I don't remember where I'm at on Clash of Kings, but it's just after the intro with Melisandra.

    I haven't read The Saint in a while, but last I left off, the Ghosts were iinvading a fuel refinery that had been taken over by Chaos forces. I should pick that up again... Abnett is one of my favorite writers. I'm in love with his writing style, ever since I plowed though Eisenhorn and Ravenor.

  • atcDaveatcDave Member Posts: 1,933
    Currently reading "Fortress Against the Rising Sun: The Role of the B-17 in the Pacific" by Gene Eric Saleker. Am I the only one here who doesn't read fiction much?

    Moomintroll
  • YovanethYovaneth Member Posts: 682
    edited March 2013
    The 'Saxon Chronicles' series by Bernard Cornwell. I don't think that guy could write a bad book if he tried - his research is absolutely meticulous. I've already read the 'Grail Quest' series, 'Sharpe' series and a few standalones (such as 'Azincourt').

    @atcDave I run about two-thirds fiction/one-third non-fiction but my preferred fiction is based on factual events. Unless it's pure space opera!!

    Anduin
  • atcDaveatcDave Member Posts: 1,933
    Yovaneth said:

    The 'Saxon Chronicles' series by Bernard Cornwell. I don't think that guy could write a bad book if he tried - his research is absolutely meticulous. I've already read the 'Grail Quest' series, 'Sharpe' series and a few standalones (such as 'Azincourt').

    @atcDave I run about two-thirds fiction/one-third non-fiction but my preferred fiction is based on factual events. Unless it's pure space opera!!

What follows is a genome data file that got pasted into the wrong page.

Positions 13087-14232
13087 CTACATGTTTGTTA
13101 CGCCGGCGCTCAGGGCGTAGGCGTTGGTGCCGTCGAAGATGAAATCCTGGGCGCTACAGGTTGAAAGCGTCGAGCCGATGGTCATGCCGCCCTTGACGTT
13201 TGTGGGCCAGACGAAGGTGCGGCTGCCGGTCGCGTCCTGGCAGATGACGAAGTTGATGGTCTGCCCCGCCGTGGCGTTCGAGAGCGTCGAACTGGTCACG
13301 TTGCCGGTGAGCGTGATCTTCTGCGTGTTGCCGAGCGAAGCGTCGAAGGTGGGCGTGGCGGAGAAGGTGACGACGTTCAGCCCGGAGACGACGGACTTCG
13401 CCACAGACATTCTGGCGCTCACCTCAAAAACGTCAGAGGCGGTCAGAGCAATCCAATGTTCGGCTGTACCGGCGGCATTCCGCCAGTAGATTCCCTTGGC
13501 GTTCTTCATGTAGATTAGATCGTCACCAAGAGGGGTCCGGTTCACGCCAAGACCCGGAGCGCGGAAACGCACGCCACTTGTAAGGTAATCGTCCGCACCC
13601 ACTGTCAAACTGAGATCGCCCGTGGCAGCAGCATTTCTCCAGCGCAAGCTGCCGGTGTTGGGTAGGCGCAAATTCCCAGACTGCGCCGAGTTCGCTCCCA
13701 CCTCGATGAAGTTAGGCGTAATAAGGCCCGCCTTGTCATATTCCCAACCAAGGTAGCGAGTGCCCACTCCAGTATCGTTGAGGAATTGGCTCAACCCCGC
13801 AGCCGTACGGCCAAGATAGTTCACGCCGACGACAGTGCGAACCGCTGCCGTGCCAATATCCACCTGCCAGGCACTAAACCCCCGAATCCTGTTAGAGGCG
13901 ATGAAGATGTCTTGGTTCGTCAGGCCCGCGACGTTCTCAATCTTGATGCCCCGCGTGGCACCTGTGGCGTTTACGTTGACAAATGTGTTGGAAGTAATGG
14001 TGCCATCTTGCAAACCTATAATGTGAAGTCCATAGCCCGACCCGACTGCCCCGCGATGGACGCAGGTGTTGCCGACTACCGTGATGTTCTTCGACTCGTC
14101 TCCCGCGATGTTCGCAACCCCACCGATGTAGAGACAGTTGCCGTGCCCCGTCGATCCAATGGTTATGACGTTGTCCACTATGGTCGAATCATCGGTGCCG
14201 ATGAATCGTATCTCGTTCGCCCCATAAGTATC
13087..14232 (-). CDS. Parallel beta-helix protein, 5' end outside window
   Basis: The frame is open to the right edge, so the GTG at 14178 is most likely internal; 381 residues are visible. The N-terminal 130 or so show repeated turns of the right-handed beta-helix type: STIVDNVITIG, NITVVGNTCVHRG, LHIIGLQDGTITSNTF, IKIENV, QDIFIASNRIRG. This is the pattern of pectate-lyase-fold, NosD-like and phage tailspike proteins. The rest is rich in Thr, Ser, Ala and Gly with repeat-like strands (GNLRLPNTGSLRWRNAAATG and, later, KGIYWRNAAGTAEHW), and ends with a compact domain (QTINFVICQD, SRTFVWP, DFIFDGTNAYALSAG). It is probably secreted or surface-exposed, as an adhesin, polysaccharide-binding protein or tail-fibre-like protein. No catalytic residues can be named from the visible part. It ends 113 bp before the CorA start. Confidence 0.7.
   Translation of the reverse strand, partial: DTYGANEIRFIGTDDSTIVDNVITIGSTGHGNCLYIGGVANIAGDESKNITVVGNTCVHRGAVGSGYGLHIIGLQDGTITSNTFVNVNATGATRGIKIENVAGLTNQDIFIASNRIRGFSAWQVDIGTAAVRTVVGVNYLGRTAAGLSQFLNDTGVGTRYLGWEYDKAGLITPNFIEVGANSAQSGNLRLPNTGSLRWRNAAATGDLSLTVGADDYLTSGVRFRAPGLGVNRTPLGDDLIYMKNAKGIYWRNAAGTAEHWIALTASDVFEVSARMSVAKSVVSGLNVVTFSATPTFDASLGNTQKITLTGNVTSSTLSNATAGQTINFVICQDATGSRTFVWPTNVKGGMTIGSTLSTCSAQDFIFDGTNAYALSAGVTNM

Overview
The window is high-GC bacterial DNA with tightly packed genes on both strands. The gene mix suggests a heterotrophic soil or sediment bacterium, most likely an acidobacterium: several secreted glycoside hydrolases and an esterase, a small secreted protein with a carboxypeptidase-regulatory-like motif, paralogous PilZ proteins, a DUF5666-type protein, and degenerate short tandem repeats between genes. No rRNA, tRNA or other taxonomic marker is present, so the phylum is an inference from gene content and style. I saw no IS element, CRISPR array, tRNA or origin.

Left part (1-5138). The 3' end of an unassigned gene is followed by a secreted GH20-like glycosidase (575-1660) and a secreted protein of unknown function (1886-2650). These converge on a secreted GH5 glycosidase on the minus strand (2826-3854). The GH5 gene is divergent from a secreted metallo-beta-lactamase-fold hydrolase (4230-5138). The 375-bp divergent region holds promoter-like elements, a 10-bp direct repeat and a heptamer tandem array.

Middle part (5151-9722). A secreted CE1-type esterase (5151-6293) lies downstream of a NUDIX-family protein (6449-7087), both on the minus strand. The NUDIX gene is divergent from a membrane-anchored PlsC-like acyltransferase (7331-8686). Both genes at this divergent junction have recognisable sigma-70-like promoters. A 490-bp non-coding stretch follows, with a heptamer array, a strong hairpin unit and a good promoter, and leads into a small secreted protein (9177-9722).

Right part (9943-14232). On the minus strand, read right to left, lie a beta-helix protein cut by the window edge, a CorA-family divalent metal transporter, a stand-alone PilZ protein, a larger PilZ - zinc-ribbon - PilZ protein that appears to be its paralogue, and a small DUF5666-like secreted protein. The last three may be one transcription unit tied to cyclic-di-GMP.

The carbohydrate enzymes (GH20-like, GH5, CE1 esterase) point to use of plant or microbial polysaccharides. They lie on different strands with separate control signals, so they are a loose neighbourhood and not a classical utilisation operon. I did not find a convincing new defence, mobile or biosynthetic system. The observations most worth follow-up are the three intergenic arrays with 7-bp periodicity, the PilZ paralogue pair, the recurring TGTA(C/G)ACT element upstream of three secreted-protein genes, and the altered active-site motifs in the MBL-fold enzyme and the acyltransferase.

I do like good historical fiction (Stephen Lawhead comes to mind), but I think I'm at about 9 to 1 history to fiction.
    I think the last actual fantasy I read was Lord of the Rings! I loved it, but it inspired me to read about English history not other fantasy.

    And errr, I'm familiar with "The Anglo-Saxon Chronicles" as primary source material for early medieval English History (Alfred the Great era). I'm guessing there's a connection?

  • AnduinAnduin Member Posts: 5,745
    Bernard Cornwell is an awesome author.

    However I am currently reading (I read about 5 books on the go...)

    To my class at the end of the day "Stig of the dump"

    With my class together "Clockwork"

    On my phone "Lone Wolf books 1 to 5" You will not believe how good these books are on your phone... You can't cheat!

    On the bedside "Autocracy" Okay it's a transformer comic...

    In the bathroom "Fear to tread" Horus Heresy

    Although I have just read life of Pi and Gentlemen of the road.

    Gentlemen of the road is an obscure one. It is written by Michael Chabon, aparently a pulitzer prize winner, but not heard of him until I read this book.

    Life of Pi I devoured in about 4 sessions. 3 sessions taken reading the slow start of the book... 1 session after he finally gets stuck on the boat... Very good :)

  • YovanethYovaneth Member Posts: 682
    edited March 2013
    atcDave said:

    And errr, I'm familiar with "The Anglo-Saxon Chronicles" as primary source material for early medieval English History (Alfred the Great era). I'm guessing there's a connection?

    Yes; the series is set in that period, but Alfred isn't the king we all know and love...

    I also have to agree that Stephen Lawhead did an interesting job with the 'Taliesin' and 'Silver Hand' series.

    atcDave
  • rexregrexreg Member Posts: 292
    Lords of Chaos
    the rise of the Black Metal underground, primarily in Norway

    Aristillius
Sign In or Register to comment.